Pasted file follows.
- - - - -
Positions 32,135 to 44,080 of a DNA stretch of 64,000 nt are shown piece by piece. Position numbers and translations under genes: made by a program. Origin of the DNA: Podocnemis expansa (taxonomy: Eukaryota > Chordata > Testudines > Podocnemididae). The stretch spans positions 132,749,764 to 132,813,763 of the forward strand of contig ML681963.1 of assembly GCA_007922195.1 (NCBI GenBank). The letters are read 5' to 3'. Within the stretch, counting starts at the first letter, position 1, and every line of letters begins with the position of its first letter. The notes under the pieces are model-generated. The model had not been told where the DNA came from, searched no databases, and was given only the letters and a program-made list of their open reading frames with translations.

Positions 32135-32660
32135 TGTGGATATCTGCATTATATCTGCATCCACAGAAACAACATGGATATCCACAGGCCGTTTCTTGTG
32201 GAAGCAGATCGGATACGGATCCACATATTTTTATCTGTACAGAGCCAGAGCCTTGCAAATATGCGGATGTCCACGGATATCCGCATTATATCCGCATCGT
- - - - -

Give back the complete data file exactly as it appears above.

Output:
Positions 32,135 to 44,080 of a DNA stretch of 64,000 nt are shown piece by piece. Position numbers and translations under genes: made by a program. Origin of the DNA: Podocnemis expansa (taxonomy: Eukaryota > Chordata > Testudines > Podocnemididae). The stretch spans positions 132,749,764 to 132,813,763 of the forward strand of contig ML681963.1 of assembly GCA_007922195.1 (NCBI GenBank). The letters are read 5' to 3'. Within the stretch, counting starts at the first letter, position 1, and every line of letters begins with the position of its first letter. The notes under the pieces are model-generated. The model had not been told where the DNA came from, searched no databases, and was given only the letters and a program-made list of their open reading frames with translations.

Positions 32135-32660
32135 TGTGGATATCTGCATTATATCTGCATCCACAGAAACAACATGGATATCCACAGGCCGTTTCTTGTG
32201 GAAGCAGATCGGATACGGATCCACATATTTTTATCTGTACAGAGCCAGAGCCTTGCAAATATGCGGATGTCCACGGATATCCGCATTATATCCGCATCGT